Today the Christian Flag is one of the oldest unchanged flags in the world. It was conceived at Brighton Chapel, Coney Island, New York, Sunday, September 26, 1897, and was presented in its present form the following Sunday by its originator. Call it chance, or providence, serendipity, or the plan of God. On that day, the Christian Flag was born.
All church flags are organizational symbols of specific corporate, legal, religious entities. The Roman Catholics, Episcopalians, United Methodists, Baptists, United Church of Christ, and others have flags, official or otherwise, but limited to their use and ruled by them. Not so with the Christian Flag. This flag stands in its own right, shines by its own spiritual light, true, free, untrammeled, uncompromised. It belongs only to Christ and the Cross which symbol it bears.
Many are the theories of the atonement of God and persons through the sacrifice of Christ upon the Cross, and many are the theological nuances meticulously spun out by the Christologists. There is one thing, however, upon which all of the interpretations of the atonement agree, namely, the indispensable centrality of the Cross. Because of that Cross, Jesus is not just another miracle worker recorded in the passing pages of Roman history. He is Christ, the Son of God, sacrificial and triumphant, the Savior of the world, the world God so loved.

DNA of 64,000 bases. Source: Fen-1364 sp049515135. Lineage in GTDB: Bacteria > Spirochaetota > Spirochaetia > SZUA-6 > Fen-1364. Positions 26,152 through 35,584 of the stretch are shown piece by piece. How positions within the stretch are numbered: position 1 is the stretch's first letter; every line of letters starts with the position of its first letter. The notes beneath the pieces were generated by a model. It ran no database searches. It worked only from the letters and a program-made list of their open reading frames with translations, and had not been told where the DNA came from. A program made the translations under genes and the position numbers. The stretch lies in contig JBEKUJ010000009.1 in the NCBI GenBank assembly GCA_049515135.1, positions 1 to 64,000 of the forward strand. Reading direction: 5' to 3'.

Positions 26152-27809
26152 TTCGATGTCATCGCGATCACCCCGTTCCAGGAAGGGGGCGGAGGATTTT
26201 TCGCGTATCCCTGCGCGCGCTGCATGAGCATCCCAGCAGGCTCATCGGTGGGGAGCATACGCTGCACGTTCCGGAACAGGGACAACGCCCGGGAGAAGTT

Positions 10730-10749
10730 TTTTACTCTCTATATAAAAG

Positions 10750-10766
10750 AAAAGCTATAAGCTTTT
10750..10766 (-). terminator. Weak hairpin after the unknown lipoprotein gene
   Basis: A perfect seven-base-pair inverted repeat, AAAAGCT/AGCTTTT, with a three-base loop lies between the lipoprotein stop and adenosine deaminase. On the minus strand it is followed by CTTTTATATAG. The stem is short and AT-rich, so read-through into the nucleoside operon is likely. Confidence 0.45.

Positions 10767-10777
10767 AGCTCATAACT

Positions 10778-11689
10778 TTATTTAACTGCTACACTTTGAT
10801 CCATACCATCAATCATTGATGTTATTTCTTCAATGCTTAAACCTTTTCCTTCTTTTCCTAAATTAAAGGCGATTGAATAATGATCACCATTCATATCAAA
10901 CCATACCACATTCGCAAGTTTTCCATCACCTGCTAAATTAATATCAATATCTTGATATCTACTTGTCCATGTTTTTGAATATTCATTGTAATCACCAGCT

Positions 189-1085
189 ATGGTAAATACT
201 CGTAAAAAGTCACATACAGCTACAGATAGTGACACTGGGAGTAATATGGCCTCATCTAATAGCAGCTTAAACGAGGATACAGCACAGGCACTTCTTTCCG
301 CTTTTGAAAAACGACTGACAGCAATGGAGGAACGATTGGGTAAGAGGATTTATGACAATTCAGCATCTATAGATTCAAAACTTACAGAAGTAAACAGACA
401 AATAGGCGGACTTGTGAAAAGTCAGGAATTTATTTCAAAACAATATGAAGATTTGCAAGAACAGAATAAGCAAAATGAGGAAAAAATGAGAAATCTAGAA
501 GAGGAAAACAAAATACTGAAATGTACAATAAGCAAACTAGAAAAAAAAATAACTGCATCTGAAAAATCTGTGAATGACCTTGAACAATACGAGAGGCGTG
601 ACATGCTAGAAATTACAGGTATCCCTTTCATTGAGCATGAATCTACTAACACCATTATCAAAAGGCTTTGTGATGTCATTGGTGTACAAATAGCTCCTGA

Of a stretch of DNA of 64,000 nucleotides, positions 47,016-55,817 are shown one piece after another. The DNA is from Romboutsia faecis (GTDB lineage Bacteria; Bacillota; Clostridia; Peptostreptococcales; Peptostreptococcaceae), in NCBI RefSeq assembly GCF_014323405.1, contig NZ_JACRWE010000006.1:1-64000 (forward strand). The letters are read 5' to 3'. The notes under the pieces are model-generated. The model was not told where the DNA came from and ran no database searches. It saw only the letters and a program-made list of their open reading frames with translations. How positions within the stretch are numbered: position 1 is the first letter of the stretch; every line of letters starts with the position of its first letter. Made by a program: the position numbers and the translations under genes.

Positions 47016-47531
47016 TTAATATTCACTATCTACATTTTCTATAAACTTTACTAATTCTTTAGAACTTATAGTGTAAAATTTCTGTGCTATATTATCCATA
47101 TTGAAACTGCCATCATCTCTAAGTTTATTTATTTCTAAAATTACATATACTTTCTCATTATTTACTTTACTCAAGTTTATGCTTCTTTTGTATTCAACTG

So understood, the Cross of Christ on the Christian Flag is the summation of it all. And to be adequate to its high purpose, the new Affirmation of Loyalty to the Christian Flag expressly includes that Cross.
The minister or lay person will proceed as follows, saying:
1. Let us stand facing the Christian Flag.
2. Let us repeat the Affirmation of Loyalty in unison.
“I affirm my loyalty to the Christian Flag and to our savior whose cross it bears, one spiritual fellowship under that cross, uniting us in service and love.”
3. Let each person conclude the Affirmation with a slight but positive nod to the Flag. The congregation may now sing one or more verses from a hymn of its choice, such as Stand Up, Stand Up for Jesus, or other appropriate selection.
4. Let us now participate in our Christian Fellowship by holding hands in an inclusive chain from person to person and pew to pew during the concluding prayer. The minister or lay person presiding will offer here a brief appropriate prayer, marking the conclusion of this celebration of the Affirmation of Loyalty to the Christian Flag.
“I pledge allegiance
To the Christian Flag
And to the Saviour,
For whose Kingdom it stands.
One Saviour, crucified,
risen and coming again,
With life and liberty
for all who believe.”
Located by Ned Smith, 17 June 1999.
Many school children in private Christian schools immediately following the pledge to the American flag turn to the Christian Flag right hand still over the heart and recite:
PLEDGE TO THE CROSS
I pledge allegiance to the cross, of our Lord Jesus Christ,
And to the faith for which it stands, one Savior, eternal,
with mercy and grace for all.